Enfeebled and sterile, Charles II's genes made him the last of his line, researchers say
FRIDAY, May 8 (HealthDay News) -- Members of the powerful Habsburg royal family ruled Spain for centuries until the dynasty died out at the beginning of the 18th century.
Now, a new study suggests the reason for their decline lies not in the stars but in themselves -- and their unfortunate habit of marrying their own relatives.
Ultimately, the genetic havoc caused by inbreeding appears to have doomed the Spanish Habsburgs to oblivion via infertility, scientists report in a research paper released last month.
"Inbreeding was a major cause responsible for the extinction of this dynasty" and also contributed to the deaths of many Habsburg children, said study co-author Francisco C. Ceballos, a researcher at the Universidad de Santiago de Compostela in Spain.
The study suggests that successive inbreeding contributed to the genetic diseases that turned the last Habsburg king, Charles II, into a mental and physical cripple who was unable to have children. Charles II reigned from 1665 until his death in 1700 at the age of 38.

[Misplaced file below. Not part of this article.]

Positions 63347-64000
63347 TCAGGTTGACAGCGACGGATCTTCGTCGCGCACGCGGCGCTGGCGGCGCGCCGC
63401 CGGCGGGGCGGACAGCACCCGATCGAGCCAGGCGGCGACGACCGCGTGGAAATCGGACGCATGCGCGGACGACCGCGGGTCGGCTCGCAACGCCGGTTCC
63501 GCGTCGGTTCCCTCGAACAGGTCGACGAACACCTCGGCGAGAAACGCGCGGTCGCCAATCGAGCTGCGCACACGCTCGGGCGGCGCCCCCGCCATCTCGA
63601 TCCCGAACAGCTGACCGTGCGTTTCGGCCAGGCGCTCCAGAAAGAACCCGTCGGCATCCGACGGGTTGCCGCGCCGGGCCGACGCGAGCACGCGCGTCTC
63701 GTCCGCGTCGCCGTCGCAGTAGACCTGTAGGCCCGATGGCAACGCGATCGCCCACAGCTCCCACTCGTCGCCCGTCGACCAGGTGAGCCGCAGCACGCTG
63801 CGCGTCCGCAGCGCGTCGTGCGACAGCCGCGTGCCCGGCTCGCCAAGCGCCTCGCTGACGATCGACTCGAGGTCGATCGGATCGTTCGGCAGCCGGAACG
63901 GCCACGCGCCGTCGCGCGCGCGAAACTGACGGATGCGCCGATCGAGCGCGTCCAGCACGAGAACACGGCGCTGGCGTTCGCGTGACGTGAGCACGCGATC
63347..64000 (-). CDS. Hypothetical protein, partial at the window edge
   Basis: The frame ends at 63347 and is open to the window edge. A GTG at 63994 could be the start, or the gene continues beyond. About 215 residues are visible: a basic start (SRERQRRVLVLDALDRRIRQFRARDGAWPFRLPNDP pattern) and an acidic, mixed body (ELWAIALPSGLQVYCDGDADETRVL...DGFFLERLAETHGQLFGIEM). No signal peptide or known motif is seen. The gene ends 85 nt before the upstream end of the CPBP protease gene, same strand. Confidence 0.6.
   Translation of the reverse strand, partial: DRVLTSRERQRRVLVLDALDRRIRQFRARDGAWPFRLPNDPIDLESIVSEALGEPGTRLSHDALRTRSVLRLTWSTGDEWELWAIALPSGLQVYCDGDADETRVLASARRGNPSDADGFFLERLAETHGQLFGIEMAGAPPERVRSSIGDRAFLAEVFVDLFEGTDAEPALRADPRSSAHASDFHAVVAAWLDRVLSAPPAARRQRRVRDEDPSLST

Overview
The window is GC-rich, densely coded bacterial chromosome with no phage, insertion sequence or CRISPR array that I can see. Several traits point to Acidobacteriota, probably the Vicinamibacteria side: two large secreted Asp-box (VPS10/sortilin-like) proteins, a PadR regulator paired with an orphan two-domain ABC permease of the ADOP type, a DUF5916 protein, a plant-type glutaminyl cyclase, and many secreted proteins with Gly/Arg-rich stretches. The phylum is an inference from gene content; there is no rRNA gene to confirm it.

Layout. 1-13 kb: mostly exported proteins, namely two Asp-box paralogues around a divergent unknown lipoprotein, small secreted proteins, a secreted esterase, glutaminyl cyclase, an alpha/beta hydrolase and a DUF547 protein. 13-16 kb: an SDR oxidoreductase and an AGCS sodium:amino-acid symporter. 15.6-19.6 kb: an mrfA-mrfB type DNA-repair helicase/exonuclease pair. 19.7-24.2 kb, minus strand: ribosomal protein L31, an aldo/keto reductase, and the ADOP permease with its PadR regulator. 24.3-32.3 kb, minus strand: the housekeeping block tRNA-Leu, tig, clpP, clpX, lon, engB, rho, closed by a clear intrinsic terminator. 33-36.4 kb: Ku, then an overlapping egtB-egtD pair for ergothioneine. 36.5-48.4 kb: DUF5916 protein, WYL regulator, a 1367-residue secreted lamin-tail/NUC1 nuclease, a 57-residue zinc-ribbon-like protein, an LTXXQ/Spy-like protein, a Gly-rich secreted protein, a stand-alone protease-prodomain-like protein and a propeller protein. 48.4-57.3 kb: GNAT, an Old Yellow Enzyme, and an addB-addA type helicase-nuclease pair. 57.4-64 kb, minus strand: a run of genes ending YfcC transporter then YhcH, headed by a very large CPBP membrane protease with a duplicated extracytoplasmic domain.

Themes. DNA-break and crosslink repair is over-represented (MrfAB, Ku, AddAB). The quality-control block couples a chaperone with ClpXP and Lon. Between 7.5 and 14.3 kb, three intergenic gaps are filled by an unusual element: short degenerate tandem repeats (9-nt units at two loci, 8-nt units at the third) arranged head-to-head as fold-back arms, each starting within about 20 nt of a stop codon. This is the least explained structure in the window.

The findings appear in a recent issue of the journal PLoS ONE.
Today, the Habsburgs are most well known for their domination of Europe over three centuries -- Charles II ruled not only Spain but Italy and much of what is now the Netherlands -- and for their oddly protruding jaws.
In Spain, the Habsburgs ruled from 1516 until 1700, when Charles II died without offspring, despite two marriages.
The family faced a challenge because they needed to marry Catholic spouses of equal rank -- a rarity -- and because dynastic marriages were used to keep territories within the family's grasp, explained Alan Sked, a historian at the London School of Economics and Political Science.
In their study, Ceballos and colleagues examined the Habsburg family tree t
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